(f) Acceptance – View cropped image to see the overall effects of the Layer Styles applied. If you’re satisfied with all the styling effects made on your photo, save your current styling settings as a New Style for future use by clicking the button displayed on the right side. When its small window pops up, name your new style, select Include Layer Effects and Include Layer Blending Options, then click OK to save and close. Saving it as a New Style is useful here as I’ve decided to apply the same layer styles to the rest of the 4 images. Now, to accept all and close the main Layer Style window, click OK. Should you change your mind again after exiting, just return to it by double-clicking on the Layer style button (letter f with a circle) to the right of layer in the Layers Palette and make the desired changes.
(g) Apply Layer Styles to remaining 4 cropped images – Work on one image at a time, starting with Layer 2 and ending with Layer 5. Target Layer 2 in the Layers Palette and double-click to the right of it to open the Layer Styles window. Here, you need not repeat the whole processs of 12(b)-(e) above. Simply selecting Styles on the top left of window to display the collection of preset styles and then choosing the ‘New Style’ that was saved earlier at step 12(f) above will automatically apply the whole layer effects on it. Click OK to accept and close window. Next, continue to do the same for the remaining 3 images by targeting the relevant Layer each time you want to apply the same layer effects.

Step 13. Hmm…the Collage is still unappealing? Background is too distracting! You can either blur it by applying a Gaussian Blur (go to Filter > Blur > Gaussian, and key in desired pixels for Radius and click OK) or give it a totally different look! I opted to change it totally with a white textured look that is captivating yet not diminishing the focus on the 6 images of the gorgeous bug. To create that, select the Collage layer in the Layers Palette and press the shortcut keys Ctrl+J to bring forth a Collage copy above it. Double-click on the words Collage copy to rename it ‘Texture’. Then double-click again to the right of layer to open the Layer Style window to apply the following styles:
(a) Inner Glow to whiten – click on the name Inner Glow to bring out its options and select: Blend Mode – Screen, Opacity – 100%, Color – white #ffffff, Technique – Softer, Source – Edge, Choke – 0%, Size – 250px, Contour – Linear, deselect Anti-aliased, Range – 30%.
(b) Bevel and Emboss to give 3D textured look – click on the words Bevel and Emboss to open its options and choose: Style – Inner Bevel, Technique – Smooth, Depth – 100%, Direction – Up, Size – 10px, Soften – 0px, Angle – 120º, deselect Global Light, Altitude – 30º, Gloss Contour – Linear, deselect Anti-aliased, Highlight Mode – Screen, Color – White #ffffff, Opacity – 75%, Shadow Mode – Multiply, Color – Black #000000, Opacity – 75%. Also, click on the word Texture on the right side of window and for its Pattern – click on the drop-arrow to open the Pattern Picker and select Satin (128 by 128 pixels, Grayscale mode), Scale – 60%, Depth – +40%, deselect Invert, select Link with Layer.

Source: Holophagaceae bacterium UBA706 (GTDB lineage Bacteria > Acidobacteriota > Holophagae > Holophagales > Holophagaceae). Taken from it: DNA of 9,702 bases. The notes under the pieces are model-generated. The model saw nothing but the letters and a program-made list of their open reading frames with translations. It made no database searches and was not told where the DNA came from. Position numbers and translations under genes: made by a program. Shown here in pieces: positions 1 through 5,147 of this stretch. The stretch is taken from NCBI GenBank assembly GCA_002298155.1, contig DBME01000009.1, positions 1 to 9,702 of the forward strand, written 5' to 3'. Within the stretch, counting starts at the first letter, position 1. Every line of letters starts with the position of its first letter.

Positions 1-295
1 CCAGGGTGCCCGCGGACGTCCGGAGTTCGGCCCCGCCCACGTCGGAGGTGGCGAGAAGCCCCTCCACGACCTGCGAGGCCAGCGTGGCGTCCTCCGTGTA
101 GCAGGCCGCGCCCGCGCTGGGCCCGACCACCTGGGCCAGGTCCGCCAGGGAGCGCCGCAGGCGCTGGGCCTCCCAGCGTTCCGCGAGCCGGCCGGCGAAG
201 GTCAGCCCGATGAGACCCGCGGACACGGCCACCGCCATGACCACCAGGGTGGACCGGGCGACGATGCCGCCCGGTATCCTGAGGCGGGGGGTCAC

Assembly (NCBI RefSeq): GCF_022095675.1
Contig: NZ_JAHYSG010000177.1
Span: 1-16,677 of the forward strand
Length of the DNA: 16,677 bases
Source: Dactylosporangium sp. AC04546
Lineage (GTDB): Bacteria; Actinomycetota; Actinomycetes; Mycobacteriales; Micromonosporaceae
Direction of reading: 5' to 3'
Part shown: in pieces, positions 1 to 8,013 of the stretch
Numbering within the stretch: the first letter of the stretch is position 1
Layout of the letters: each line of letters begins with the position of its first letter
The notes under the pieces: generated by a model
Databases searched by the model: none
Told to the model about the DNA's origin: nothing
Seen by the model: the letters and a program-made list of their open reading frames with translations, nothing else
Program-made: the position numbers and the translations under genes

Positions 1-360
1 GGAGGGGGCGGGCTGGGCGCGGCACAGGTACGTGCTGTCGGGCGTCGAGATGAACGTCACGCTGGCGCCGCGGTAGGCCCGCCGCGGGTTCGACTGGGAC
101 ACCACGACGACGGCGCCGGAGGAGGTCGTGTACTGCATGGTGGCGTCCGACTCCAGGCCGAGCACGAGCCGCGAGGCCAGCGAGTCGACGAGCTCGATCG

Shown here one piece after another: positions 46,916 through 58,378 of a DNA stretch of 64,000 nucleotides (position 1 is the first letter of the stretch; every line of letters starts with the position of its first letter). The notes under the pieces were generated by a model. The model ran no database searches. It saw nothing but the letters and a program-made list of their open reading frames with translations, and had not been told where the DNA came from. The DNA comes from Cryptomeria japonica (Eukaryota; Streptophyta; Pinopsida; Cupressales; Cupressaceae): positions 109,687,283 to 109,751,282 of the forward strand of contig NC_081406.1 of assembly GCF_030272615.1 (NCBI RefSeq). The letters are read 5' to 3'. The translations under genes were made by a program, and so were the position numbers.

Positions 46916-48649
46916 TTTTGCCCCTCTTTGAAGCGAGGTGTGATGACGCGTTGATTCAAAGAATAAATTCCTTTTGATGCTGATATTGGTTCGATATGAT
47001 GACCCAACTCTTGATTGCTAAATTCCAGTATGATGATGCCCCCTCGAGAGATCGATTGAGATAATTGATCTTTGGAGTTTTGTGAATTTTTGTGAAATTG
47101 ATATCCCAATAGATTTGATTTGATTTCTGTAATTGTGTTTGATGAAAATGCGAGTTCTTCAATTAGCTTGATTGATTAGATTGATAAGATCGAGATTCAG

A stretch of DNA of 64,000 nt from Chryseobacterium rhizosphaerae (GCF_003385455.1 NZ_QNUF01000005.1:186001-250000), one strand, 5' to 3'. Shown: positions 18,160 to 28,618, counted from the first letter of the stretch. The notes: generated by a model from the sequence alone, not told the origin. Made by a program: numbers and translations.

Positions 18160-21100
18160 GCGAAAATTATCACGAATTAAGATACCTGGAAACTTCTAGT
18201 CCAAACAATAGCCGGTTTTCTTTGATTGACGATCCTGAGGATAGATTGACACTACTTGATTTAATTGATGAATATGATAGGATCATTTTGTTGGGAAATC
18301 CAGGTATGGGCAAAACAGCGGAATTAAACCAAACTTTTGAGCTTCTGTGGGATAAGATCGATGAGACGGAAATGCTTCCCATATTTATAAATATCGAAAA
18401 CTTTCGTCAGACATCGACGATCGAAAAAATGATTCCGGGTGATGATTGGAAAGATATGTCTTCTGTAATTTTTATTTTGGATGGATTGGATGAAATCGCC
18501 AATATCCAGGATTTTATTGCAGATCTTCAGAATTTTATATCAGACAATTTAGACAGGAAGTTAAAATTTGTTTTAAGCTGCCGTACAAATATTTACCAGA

(c) Stroke to present a distinct contrast between the white texture and the black border – click on the name Stroke on the left side of the Layer Style window to open its options and set the following: Stroke size – 4px, Position – Outside, Blend mode – Normal, Opacity to 100%, Color – orange #ff5a00. At this stage, the Stroke effect is not seen but will be visible when a black border is added later on.
(d) Acceptance A final check on the Collage image to see the overall layer effects and if acceptable, simply click OK to accept and close Layer Style window.

Step 14. A simple black border to frame the Collage Picture will be just perfect to complete the whole process. To do this, select the Collage layer in the Layers Palette, then click on the Create a new layer icon at the bottom. Double-click on the name of the new layer and rename it Border. Next go to Image > Canvas Size and in the window, enter the amount of increase in width and height size according to unit measurement that you desire, then click OK. Here, I’ve increased 80(W) x 80(H) pixels. The transparent border is now visible, so too are the 3 out-of-boundary images and the orange stroke applied earlier! Next, color the border black – tap D to set the foreground color to black, then tap G to activate the Paint Bucket Tool and fill it up. (Tip – if you want to use a color from the collage, use the Eyedropper Tool to extract the color).

Step 15. One final check on your photomontage before you shout “Yippee! Finished!” You may want to reposition or nudge a couple of the added images? Easy…simply target the specific layer in the Layers Palette, tap V, click and drag or use the arrow keys on your keyboard. Otherwise, for other changes, press Ctrl+T and so on… I know, you know how! ;)

VOILA!! SEE AND ENJOY THE COMPLETED PHOTO COLLAGE AGAIN!!
The final Photo Collage of 6 gorgeous bugs, easily created in Photoshop CS2

GO…HAVE FUN! BE CREATIVE! :D

I did…have fun again playing with the various layer styles options availabe!
Some changes were made to the layer style options at Step 13 above, after first applying a gauccian blur to the background, to produce an entirely different result as seen in the second collage below. ;)

Second Photomontage of 6 pretty bugs